The term 'small business' has taken on a whole new meaning in recent times. The rise of social media, increased accessibility to DIY-marketing and advertising solutions, and an increased public desire to 'buy local' or 'shop small' are just a few of the reasons that small business now accounts for over 48% of private employment in the UK. The term no longer solely conjures up images of Mums making jam and cake at the kitchen table and selling it at school fetes (but we're very glad that they still exist. Yum!).
Marloe Watch Company are, in theory, a micro business. We do almost all of it ourselves; from design and administration to finance and marketing, from photography to written content, shipping to stock management. And we love that; variety and collaboration are at the heart of MWC and, although growth is very much part of our plans, we have some way to go before we're considered to be any kind of behemoth in the watch world. However, that isn't really our goal - we want to stay true to the spirit that we were born of, keeping our unique space within the market safe and thriving, with the same passion and involvement that we've always had.
Both Oliver and Gordon had full-time jobs up until around two years ago. For the first couple of years of Marloe Watch Company they pursued their dream in evenings and on the weekends, juggling young families with full-time, intense day jobs; building a successful brand on snatched minutes, a long-distance partnership and more than a few very late nights. Anyone who has set up a small business alongside their regular job will know the phase of utter panic and anticipation that followed; the moment when having a 'day job' and your 'passion job' becomes impossible to balance, and you realise that one has to go. We will never, as a company, take the moment that we realised we had the option to do this full-time for granted. So many creative, passionate, determined and skilled individuals never get that moment, for one reason or another, and their dreams of running a small business full time fade before they have a chance to commit all their time and energy to it. Luckily for Marloe Watch Company, we had that opportunity, and we grasped it with both (nervously clammy) hands and haven't looked back since.
Over the last few years, we've found a real gem glowing brightly in the often dark and dusty corners of the internet, from where we now draw a lot of inspiration; the Small Business club. It's an unofficial club, admittedly, but one which we are honoured to be a part of. We are constantly getting to know incredible individuals and teams who have brought their businesses to life, bringing us solutions that we knew we needed but could never previously find, and filling voids that we didn't even know we had. We draw inspiration from how people do things, we learn from their mistakes, knock heads and make valuable contacts, and we do a lot of this through social media.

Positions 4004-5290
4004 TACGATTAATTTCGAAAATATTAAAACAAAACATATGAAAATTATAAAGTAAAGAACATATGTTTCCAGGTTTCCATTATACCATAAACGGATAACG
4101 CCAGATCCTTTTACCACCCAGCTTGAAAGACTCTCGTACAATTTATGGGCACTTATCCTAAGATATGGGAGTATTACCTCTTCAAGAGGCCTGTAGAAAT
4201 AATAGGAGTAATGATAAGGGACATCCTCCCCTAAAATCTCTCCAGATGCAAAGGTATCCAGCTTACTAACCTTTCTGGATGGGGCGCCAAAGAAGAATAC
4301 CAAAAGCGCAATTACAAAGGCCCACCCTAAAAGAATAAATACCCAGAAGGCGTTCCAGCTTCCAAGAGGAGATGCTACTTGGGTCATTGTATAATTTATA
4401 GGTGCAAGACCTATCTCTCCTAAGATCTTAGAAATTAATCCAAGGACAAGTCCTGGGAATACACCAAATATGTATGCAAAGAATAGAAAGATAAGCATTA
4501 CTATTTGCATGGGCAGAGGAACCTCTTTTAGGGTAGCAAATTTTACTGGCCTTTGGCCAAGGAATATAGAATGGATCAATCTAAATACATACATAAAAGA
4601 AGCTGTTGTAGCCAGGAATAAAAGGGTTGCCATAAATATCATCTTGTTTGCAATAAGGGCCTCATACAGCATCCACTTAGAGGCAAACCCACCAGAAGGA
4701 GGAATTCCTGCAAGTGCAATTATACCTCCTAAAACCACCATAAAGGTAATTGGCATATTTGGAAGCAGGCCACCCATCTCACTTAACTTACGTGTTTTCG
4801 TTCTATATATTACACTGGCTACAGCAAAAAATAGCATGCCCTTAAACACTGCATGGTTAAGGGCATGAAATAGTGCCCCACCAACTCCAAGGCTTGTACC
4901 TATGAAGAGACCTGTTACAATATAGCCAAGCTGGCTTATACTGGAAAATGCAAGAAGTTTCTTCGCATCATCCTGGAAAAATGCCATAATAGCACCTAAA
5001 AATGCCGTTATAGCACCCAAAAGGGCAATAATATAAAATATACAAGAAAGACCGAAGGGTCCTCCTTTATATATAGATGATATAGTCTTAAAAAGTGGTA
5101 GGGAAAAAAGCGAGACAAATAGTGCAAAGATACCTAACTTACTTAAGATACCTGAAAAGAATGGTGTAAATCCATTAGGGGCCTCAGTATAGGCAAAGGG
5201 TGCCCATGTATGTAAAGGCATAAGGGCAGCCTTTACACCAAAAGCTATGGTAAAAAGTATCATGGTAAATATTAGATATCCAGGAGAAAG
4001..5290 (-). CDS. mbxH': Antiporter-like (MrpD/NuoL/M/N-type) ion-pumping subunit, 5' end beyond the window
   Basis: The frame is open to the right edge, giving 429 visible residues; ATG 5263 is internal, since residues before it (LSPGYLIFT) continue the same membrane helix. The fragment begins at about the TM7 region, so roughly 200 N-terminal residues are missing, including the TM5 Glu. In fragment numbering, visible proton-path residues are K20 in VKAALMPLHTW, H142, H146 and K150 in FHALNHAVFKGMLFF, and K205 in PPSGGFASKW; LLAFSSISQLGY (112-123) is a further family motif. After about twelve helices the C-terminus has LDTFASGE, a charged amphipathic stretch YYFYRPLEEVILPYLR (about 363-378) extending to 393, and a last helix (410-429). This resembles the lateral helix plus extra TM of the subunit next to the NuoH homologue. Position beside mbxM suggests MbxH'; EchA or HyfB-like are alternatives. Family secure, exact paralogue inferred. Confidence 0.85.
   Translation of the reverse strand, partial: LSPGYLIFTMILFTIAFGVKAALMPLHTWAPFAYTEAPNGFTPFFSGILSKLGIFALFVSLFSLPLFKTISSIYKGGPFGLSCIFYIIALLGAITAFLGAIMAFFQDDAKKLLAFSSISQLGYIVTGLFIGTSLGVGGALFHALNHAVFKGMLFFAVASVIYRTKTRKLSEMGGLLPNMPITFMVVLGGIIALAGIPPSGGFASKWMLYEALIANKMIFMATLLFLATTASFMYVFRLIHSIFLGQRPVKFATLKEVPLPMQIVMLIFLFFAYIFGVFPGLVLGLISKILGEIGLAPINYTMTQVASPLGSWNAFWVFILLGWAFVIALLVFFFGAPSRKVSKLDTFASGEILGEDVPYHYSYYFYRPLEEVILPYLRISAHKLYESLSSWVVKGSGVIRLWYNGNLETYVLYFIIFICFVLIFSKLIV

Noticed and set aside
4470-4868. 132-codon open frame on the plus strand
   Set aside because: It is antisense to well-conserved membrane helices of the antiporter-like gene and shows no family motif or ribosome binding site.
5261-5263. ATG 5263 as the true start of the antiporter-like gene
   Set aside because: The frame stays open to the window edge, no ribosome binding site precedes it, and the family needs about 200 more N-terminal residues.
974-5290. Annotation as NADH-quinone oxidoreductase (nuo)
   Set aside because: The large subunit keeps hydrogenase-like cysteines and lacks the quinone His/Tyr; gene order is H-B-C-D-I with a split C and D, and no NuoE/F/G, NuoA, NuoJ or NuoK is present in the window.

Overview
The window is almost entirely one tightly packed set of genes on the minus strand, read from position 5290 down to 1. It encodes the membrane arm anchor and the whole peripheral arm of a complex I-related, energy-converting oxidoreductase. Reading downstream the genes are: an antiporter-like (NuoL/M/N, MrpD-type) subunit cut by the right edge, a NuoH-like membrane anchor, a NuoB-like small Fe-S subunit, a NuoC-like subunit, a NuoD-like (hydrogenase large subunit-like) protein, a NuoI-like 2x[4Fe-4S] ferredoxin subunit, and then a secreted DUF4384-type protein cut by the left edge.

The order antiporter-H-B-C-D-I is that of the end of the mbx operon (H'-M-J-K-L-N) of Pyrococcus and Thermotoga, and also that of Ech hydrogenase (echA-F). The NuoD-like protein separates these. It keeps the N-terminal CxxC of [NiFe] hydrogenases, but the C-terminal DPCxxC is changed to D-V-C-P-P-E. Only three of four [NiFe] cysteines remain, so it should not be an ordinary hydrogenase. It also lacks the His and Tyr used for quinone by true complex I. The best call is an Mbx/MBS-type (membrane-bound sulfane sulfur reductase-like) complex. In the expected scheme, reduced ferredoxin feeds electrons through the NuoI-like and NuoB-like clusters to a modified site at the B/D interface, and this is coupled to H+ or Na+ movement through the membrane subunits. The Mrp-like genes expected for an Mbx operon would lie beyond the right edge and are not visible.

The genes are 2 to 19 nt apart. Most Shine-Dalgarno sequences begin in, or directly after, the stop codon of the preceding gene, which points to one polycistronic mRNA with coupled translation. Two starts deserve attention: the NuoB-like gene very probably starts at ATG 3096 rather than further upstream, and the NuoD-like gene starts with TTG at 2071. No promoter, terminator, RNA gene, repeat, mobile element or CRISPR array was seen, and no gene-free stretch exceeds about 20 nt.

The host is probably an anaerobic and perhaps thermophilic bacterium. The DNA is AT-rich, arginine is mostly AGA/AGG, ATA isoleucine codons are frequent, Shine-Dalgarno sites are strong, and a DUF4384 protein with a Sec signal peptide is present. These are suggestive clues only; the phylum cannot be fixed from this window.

Many don't realise how the complex web of social media works - beyond its endless supply of funny cat videos, aspirational lifestyle gloating and recipes which we screenshot and never actually make - and therefore don't appreciate its impact on business growth. And that's fair enough; it's not something that is particularly interesting or relevant until you find yourself as one of the people clamouring for attention and income amongst millions of others; until you have a gut-wrenching moment of realising that you just can't, with your limited resources, get the product that you have created, that you love and that you know others would love, out there into the world without social media. Sometimes, you just can't do it alone, no matter how hard you work. So love it or hate it, social media is a key part of most brands' growth plan - and a huge element of every small business' survival plan.
For example, tools like the swipe-up function on Instagram are reserved for those with 10,000 followers or more. Allowing social media visitors to quickly access a linked webpage from an Instagram story is a highly valuable marketing tool; without it, the customer is required to tear themselves away from Instagram, seek out the webpage and browse through to the content or product that they were particularly interested in; a process which is often vetoed by our content-hungry brains while we are mid-social media scroll. Seemingly small moments like this - hundreds or thousands of often lost opportunities - can be make or break for a small business.